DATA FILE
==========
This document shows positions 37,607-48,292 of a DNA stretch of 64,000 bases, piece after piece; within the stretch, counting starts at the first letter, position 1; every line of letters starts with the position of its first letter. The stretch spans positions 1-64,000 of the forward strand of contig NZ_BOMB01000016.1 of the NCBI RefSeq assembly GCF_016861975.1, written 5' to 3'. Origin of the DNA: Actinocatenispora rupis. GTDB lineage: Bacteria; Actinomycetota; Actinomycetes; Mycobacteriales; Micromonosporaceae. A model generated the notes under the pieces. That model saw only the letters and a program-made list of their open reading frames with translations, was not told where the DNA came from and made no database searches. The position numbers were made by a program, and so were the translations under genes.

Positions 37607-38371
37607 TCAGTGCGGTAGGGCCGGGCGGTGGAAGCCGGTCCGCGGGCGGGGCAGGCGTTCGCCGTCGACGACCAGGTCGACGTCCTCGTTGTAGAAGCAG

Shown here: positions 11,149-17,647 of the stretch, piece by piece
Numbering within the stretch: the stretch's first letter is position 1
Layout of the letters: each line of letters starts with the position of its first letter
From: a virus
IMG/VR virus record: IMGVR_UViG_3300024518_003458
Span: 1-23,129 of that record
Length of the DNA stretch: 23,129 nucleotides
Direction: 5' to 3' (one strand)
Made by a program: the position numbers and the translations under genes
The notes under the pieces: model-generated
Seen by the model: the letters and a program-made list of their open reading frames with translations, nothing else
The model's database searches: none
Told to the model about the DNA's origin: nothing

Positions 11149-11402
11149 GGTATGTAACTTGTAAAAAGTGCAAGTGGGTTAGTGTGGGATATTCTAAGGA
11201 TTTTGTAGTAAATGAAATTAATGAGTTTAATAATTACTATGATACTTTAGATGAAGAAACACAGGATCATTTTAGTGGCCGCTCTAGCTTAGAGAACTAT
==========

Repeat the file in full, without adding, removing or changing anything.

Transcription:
This document shows positions 37,607-48,292 of a DNA stretch of 64,000 bases, piece after piece; within the stretch, counting starts at the first letter, position 1; every line of letters starts with the position of its first letter. The stretch spans positions 1-64,000 of the forward strand of contig NZ_BOMB01000016.1 of the NCBI RefSeq assembly GCF_016861975.1, written 5' to 3'. Origin of the DNA: Actinocatenispora rupis. GTDB lineage: Bacteria; Actinomycetota; Actinomycetes; Mycobacteriales; Micromonosporaceae. A model generated the notes under the pieces. That model saw only the letters and a program-made list of their open reading frames with translations, was not told where the DNA came from and made no database searches. The position numbers were made by a program, and so were the translations under genes.

Positions 37607-38371
37607 TCAGTGCGGTAGGGCCGGGCGGTGGAAGCCGGTCCGCGGGCGGGGCAGGCGTTCGCCGTCGACGACCAGGTCGACGTCCTCGTTGTAGAAGCAG

Shown here: positions 11,149-17,647 of the stretch, piece by piece
Numbering within the stretch: the stretch's first letter is position 1
Layout of the letters: each line of letters starts with the position of its first letter
From: a virus
IMG/VR virus record: IMGVR_UViG_3300024518_003458
Span: 1-23,129 of that record
Length of the DNA stretch: 23,129 nucleotides
Direction: 5' to 3' (one strand)
Made by a program: the position numbers and the translations under genes
The notes under the pieces: model-generated
Seen by the model: the letters and a program-made list of their open reading frames with translations, nothing else
The model's database searches: none
Told to the model about the DNA's origin: nothing

Positions 11149-11402
11149 GGTATGTAACTTGTAAAAAGTGCAAGTGGGTTAGTGTGGGATATTCTAAGGA
11201 TTTTGTAGTAAATGAAATTAATGAGTTTAATAATTACTATGATACTTTAGATGAAGAAACACAGGATCATTTTAGTGGCCGCTCTAGCTTAGAGAACTAT